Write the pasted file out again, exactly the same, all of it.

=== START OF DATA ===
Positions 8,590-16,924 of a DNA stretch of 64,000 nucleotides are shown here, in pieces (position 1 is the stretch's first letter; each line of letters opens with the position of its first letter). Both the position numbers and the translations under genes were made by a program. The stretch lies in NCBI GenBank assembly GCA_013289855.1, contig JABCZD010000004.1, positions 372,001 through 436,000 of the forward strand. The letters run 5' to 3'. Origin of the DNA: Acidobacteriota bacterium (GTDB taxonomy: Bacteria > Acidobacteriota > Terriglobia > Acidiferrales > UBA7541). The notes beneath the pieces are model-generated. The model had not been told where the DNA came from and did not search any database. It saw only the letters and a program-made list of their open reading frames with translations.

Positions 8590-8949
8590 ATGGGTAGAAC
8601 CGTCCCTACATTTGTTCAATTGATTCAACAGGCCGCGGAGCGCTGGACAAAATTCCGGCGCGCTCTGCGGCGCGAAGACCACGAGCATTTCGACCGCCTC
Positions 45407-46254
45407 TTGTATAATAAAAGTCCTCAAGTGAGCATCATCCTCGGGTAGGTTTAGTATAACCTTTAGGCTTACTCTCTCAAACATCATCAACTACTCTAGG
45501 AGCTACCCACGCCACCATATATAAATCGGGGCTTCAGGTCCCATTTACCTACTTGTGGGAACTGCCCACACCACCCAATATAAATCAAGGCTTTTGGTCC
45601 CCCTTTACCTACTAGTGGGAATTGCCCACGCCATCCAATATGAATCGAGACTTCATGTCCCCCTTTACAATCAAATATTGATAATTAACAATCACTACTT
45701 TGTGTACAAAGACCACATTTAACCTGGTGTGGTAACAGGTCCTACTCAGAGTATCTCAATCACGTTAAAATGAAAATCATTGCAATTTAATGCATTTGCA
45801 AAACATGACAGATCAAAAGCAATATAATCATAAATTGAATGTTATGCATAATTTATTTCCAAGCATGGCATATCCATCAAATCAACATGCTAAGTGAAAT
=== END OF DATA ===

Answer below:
Positions 8,590-16,924 of a DNA stretch of 64,000 nucleotides are shown here, in pieces (position 1 is the stretch's first letter; each line of letters opens with the position of its first letter). Both the position numbers and the translations under genes were made by a program. The stretch lies in NCBI GenBank assembly GCA_013289855.1, contig JABCZD010000004.1, positions 372,001 through 436,000 of the forward strand. The letters run 5' to 3'. Origin of the DNA: Acidobacteriota bacterium (GTDB taxonomy: Bacteria > Acidobacteriota > Terriglobia > Acidiferrales > UBA7541). The notes beneath the pieces are model-generated. The model had not been told where the DNA came from and did not search any database. It saw only the letters and a program-made list of their open reading frames with translations.

Positions 8590-8949
8590 ATGGGTAGAAC
8601 CGTCCCTACATTTGTTCAATTGATTCAACAGGCCGCGGAGCGCTGGACAAAATTCCGGCGCGCTCTGCGGCGCGAAGACCACGAGCATTTCGACCGCCTC
Positions 45407-46254
45407 TTGTATAATAAAAGTCCTCAAGTGAGCATCATCCTCGGGTAGGTTTAGTATAACCTTTAGGCTTACTCTCTCAAACATCATCAACTACTCTAGG
45501 AGCTACCCACGCCACCATATATAAATCGGGGCTTCAGGTCCCATTTACCTACTTGTGGGAACTGCCCACACCACCCAATATAAATCAAGGCTTTTGGTCC
45601 CCCTTTACCTACTAGTGGGAATTGCCCACGCCATCCAATATGAATCGAGACTTCATGTCCCCCTTTACAATCAAATATTGATAATTAACAATCACTACTT
45701 TGTGTACAAAGACCACATTTAACCTGGTGTGGTAACAGGTCCTACTCAGAGTATCTCAATCACGTTAAAATGAAAATCATTGCAATTTAATGCATTTGCA
45801 AAACATGACAGATCAAAAGCAATATAATCATAAATTGAATGTTATGCATAATTTATTTCCAAGCATGGCATATCCATCAAATCAACATGCTAAGTGAAAT